Rick Perry Exits, Wendy Davis Still Trails in Race for Texas Governor

Will Wendy Davis go from standing to running?

Photo by Erich Schlegel/Getty Images

After an announcement windup of LeBronian proportions, Texas Gov. Rick Perry revealed his plans for 2014: He would not seek a fourth full term. This sets up the first open-seat race for governor since 1990, the year Ann Richards won. On paper, it also makes life a little easier for Democrats. According to Public Policy Polling, which went into the state a few times this year, Perry led new Democratic star Sen. Wendy Davis by 14 points. The Republican most likely to replace Perry on the ballot, Attorney Gen. Greg Abbott, led Davis by only 8 points.


Why did I say “on paper”? Abbott has been prepping for a race like this for a decade. He has $11.2 million in campaign funds, which hardly needed to be used in his sure-thing re-election bids. For some reason I’ve been on his email list for ages, and spent June getting pitches like this:



Texas is the last bastion of opportunity today in America.

We have to keep it that way. Will you help me in my effort to keep Texas great with a contribution to my campaign before the end-of-June fundraising deadline?

It’s unacceptable that an overreaching federal government would try to use the IRS to make decisions based on political ideology, unfair that they would enact intrusive policies to destroy Texas jobs, and unthinkable that they would allow the World Court to trump Texas law.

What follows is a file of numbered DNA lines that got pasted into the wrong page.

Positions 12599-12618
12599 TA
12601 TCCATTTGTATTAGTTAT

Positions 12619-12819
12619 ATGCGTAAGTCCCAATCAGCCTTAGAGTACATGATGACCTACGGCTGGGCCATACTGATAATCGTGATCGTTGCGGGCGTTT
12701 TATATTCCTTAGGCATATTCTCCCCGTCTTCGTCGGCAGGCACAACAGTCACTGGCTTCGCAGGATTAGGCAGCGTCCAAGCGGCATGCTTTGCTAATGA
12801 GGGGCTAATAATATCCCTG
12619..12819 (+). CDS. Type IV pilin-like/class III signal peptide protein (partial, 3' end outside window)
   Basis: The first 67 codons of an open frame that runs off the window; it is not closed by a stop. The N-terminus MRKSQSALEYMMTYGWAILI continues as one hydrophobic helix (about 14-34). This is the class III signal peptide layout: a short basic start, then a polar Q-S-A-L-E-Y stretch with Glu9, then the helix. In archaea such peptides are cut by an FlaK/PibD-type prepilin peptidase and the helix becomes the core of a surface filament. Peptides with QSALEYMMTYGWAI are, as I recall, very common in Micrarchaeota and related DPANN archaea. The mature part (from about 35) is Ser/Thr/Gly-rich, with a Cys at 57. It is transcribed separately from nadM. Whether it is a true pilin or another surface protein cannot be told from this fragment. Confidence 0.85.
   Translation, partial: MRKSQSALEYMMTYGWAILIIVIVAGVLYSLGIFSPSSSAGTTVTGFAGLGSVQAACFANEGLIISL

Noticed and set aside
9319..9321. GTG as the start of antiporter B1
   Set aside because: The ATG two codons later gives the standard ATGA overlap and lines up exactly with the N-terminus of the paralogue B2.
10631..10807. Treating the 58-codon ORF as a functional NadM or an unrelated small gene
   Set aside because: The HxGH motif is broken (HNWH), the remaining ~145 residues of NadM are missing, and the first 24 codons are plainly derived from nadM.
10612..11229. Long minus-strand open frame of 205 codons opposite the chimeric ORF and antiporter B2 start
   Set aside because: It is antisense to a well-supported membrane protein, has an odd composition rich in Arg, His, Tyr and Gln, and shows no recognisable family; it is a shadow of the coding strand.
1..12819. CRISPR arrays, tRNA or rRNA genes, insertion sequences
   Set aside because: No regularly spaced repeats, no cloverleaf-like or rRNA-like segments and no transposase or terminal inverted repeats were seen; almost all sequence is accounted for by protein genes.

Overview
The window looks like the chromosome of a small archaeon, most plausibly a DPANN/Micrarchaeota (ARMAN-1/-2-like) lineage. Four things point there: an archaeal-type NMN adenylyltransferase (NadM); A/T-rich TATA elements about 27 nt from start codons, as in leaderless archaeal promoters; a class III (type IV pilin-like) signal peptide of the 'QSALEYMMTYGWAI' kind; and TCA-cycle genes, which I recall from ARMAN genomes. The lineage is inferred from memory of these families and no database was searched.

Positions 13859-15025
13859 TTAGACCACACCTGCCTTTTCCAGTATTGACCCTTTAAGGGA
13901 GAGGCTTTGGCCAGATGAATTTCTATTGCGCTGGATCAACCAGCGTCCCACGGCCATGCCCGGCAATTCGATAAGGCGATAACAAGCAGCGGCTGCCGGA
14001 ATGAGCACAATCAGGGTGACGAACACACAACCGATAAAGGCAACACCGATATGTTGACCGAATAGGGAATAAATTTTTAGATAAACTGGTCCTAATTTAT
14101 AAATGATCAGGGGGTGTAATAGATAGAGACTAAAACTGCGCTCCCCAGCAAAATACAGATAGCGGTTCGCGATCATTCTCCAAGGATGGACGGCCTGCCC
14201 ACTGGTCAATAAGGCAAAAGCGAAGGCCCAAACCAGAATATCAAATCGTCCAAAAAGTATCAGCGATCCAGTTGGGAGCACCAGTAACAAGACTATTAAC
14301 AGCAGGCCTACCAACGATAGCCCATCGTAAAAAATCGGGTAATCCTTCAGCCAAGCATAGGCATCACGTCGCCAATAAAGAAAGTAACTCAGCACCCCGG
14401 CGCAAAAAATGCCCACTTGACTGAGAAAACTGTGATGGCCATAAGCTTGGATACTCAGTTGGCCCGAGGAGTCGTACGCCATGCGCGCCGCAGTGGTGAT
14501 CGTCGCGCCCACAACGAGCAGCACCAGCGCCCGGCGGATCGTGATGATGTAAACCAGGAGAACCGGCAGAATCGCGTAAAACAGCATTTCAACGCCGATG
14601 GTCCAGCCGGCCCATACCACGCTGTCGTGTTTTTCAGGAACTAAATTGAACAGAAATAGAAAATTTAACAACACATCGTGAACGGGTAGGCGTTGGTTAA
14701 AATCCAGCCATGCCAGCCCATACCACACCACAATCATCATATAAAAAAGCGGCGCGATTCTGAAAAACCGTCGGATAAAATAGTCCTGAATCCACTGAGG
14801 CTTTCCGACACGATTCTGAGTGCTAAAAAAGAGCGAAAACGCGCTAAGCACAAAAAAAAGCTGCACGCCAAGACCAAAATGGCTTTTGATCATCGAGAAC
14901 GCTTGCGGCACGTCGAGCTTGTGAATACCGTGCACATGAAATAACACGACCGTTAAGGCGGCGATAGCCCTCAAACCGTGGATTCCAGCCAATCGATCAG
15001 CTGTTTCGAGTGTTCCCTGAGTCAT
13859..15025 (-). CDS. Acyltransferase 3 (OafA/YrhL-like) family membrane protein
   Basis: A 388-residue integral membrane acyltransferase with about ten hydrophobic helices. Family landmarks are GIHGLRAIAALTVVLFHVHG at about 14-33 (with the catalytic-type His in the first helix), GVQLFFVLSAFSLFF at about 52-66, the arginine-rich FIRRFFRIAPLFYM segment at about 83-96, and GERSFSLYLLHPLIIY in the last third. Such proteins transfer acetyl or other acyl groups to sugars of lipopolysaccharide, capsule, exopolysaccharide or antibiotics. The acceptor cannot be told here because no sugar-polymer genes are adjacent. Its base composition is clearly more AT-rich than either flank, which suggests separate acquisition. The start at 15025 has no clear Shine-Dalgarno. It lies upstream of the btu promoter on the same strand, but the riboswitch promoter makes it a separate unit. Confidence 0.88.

And it’s undeniable that we will continue to fight and succeed in victory to protect Texas from the unconstitutional madness that singles out the liberty of Texans as a target!

I ask you to help me continue to defend Texas and our values. We have won crucial battles, but we are not done yet.

And so on. You’ve got, potentially, a race between a Democrat who has (potentially) a new national fundraising base excited about her pro-choice stance versus a guns-a-blazin’ conservative. You also may have Kinky Friedman running as an independent, something that drew liberal votes when he tried it in 2006. Overall you’ve traded a “change vs. a historic fourth term” election for a “Democrat versus the sort of Republican we elect to everything” election.